Democratic divide texas runoff sets up battle between progressives and moderates us news the guardian v lab electricity

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The city is covered by six districts that extend far out into conservative strongholds, diluting the influence of Travis County, where Hillary Clinton won 66% of the vote in 2016. Austin residents comprise a minority of each district’s population; five of the six are in Republican hands.

In a year when the Democratic base is highly energised and the 21st’s Republican incumbent, Lamar Smith, is retiring, the district is a test case for whether Democratic prospects are best served by a candidate who can inspire exceptional turnout from liberals or one that could woo moderate crossover Republicans, disturbed by the party’s direction under Donald Trump.

Wilson, a minister and former math teacher, believes that the Washington establishment, in the form of the Democratic Congressional Campaign Committee (DCCC), favours her runoff rival, Joseph Kopser, a decorated army veteran and entrepreneur with endorsements from a number of party figures. The DCCC has not officially endorsed a candidate in the race.

“How did I, this lifelong Democrat, become that ‘anti-establishment’ candidate?” she asked. “Well, I became that because the DCCC decided they liked my opponent’s story, they thought somehow he can win, and lo and behold he [raised] nearly $800,000 on a primary and came in second and didn’t even break 30% of the vote.

“I don’t know why then we should consider him to be the most viable candidate to win in November when he couldn’t win in March with every advantage. It just doesn’t make any sense to me. I think quite frankly what that really points to is what the voters want is something different than what the DCCC has picked.”

Despite being a virtual unknown who raised only $40,000, Wilson finished ahead of Kopser in the primary. “I think that we are in an election cycle in the United States right now where voters want more female voices,” she said. “Being a progressive-minded person, social justice advocate – and being a female social justice advocate – really fits the tenor of the mood in the country right now.”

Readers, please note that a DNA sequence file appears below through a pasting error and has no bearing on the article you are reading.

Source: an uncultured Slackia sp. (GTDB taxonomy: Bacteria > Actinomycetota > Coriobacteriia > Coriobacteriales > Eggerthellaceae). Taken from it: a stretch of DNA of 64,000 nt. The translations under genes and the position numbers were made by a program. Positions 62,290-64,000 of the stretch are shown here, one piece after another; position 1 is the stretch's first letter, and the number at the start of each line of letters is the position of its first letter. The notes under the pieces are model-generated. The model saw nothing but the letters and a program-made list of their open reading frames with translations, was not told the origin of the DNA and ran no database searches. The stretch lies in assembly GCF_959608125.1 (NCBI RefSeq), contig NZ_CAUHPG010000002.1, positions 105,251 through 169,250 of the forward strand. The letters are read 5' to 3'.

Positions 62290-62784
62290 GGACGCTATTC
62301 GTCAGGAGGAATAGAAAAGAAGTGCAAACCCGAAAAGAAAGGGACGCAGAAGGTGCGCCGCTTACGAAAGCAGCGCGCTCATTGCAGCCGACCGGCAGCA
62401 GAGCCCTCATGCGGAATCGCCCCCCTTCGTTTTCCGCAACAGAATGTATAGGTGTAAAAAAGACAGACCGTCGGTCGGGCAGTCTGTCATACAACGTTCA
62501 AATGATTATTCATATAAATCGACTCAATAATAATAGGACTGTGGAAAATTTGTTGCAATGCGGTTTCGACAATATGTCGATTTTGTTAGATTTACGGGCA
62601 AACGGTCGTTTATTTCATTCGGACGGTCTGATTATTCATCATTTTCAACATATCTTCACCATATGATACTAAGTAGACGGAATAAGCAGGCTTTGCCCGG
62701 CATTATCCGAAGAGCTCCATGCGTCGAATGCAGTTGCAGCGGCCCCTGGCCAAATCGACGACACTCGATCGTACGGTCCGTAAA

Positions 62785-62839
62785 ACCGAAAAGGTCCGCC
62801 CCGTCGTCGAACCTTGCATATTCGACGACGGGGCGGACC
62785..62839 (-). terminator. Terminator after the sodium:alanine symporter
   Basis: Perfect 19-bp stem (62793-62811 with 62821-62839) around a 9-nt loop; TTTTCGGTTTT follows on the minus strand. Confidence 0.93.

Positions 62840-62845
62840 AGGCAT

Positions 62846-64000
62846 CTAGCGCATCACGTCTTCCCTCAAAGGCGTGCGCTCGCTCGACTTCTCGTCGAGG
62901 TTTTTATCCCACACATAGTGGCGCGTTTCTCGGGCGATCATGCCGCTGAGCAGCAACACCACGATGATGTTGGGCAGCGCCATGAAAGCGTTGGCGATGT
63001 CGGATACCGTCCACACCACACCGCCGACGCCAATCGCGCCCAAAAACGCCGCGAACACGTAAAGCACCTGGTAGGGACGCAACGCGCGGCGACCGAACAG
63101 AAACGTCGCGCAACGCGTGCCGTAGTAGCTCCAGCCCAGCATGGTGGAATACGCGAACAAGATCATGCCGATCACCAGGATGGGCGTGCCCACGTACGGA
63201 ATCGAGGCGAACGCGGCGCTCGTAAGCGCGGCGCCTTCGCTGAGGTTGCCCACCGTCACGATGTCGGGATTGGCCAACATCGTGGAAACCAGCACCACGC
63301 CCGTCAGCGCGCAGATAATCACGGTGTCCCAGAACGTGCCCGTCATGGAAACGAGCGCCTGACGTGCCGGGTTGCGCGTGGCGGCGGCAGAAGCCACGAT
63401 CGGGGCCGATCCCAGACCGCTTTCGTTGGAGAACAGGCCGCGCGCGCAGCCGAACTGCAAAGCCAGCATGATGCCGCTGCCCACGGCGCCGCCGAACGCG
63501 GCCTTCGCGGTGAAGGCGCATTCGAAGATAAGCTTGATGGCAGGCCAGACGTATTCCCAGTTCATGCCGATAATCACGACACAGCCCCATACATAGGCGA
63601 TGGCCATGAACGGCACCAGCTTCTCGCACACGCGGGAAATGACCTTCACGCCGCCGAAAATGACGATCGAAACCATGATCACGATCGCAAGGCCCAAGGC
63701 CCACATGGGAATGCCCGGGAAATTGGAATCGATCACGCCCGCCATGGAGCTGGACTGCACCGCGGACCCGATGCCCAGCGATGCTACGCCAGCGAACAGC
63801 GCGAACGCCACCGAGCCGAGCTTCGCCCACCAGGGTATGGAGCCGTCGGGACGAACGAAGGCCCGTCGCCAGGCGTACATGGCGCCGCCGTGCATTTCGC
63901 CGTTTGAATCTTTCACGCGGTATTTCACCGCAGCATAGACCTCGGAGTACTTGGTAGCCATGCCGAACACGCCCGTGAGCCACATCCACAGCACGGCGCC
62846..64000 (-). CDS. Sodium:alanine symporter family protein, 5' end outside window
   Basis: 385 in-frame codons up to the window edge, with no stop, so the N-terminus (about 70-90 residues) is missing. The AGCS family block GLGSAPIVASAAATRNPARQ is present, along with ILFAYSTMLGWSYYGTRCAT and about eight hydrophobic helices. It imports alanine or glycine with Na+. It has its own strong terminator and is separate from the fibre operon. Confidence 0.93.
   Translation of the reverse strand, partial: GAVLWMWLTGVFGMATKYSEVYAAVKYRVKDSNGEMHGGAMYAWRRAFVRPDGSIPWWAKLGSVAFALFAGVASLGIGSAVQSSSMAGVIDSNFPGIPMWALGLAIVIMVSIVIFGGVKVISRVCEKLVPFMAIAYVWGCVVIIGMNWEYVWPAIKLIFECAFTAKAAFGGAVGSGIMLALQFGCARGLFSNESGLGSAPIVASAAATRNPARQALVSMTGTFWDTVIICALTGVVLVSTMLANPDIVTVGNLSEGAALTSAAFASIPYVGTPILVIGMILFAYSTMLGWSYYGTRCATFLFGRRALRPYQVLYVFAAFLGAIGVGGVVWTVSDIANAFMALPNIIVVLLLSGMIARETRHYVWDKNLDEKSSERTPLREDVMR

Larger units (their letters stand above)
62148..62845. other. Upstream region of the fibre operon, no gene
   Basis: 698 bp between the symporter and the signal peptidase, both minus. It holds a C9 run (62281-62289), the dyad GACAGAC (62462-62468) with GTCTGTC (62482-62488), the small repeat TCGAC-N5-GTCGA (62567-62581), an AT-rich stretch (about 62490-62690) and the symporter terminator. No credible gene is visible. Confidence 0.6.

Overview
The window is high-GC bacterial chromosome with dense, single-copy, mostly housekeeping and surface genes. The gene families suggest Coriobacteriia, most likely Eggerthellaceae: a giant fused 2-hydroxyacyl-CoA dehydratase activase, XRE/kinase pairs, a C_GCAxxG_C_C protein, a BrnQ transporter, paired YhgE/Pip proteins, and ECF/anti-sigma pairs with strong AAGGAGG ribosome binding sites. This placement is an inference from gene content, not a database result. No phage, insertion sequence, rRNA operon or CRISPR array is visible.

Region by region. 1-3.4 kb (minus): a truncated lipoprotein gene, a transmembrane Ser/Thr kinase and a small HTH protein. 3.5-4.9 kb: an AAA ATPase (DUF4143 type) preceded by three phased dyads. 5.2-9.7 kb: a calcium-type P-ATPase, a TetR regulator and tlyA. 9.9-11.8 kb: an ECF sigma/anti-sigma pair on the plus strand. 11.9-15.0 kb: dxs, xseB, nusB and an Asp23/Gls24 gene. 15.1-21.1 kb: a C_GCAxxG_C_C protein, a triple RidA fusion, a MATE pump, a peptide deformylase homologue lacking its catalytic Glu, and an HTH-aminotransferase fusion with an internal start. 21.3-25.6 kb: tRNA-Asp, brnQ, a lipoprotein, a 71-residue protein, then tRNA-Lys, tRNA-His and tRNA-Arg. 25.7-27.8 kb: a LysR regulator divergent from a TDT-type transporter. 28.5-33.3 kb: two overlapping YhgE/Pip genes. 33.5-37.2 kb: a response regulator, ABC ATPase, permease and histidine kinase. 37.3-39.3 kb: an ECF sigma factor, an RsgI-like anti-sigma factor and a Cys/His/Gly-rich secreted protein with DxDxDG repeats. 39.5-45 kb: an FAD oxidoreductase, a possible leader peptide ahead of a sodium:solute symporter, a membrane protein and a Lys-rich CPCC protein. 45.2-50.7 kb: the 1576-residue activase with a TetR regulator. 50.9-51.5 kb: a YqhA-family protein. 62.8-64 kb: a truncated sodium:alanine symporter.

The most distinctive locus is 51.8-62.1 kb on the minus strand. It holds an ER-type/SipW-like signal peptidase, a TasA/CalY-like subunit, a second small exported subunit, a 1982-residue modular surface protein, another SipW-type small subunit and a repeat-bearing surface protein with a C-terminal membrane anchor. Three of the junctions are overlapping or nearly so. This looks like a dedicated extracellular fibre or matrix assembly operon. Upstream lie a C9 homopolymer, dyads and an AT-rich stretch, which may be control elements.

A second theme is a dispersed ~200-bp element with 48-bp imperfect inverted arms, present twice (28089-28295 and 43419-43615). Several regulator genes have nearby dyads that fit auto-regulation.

If Wilson wins on Tuesday her path to victory in November will require a high turnout in Austin and San Antonio. Kopser believes he can persuade substantial numbers of Republicans to cross sides in a district represented for three decades by Smith, a notorious climate science sceptic and favourite of the fossil fuel industry who is chairman of the House science, space and technology committee.

“You have two candidates, Mary and I, who line up very nicely on all the progressive issues we’ve been fighting for as a community for so long,” Kopser said, “whether rights of women, rights of immigrants, rights of workers, rights of the working middle class, protecting the environment, doing all of it. The only difference is we just have a very different set of backgrounds.”

A similar battle is taking place to the east in the seventh congressional district, which covers some of the wealthiest parts of Houston. Home to Ted Cruz and George H W Bush, it first attracted national attention as a traditionally Republican area that could be ripe for a surprise result.

Then, in February, the DCCC released opposition research designed to discredit Laura Moser, fearing the anti-Trump activist and writer is too leftwing to stand a chance in November. The moved seemed to backfire by galvanising her campaign, which enjoyed a fundraising boost.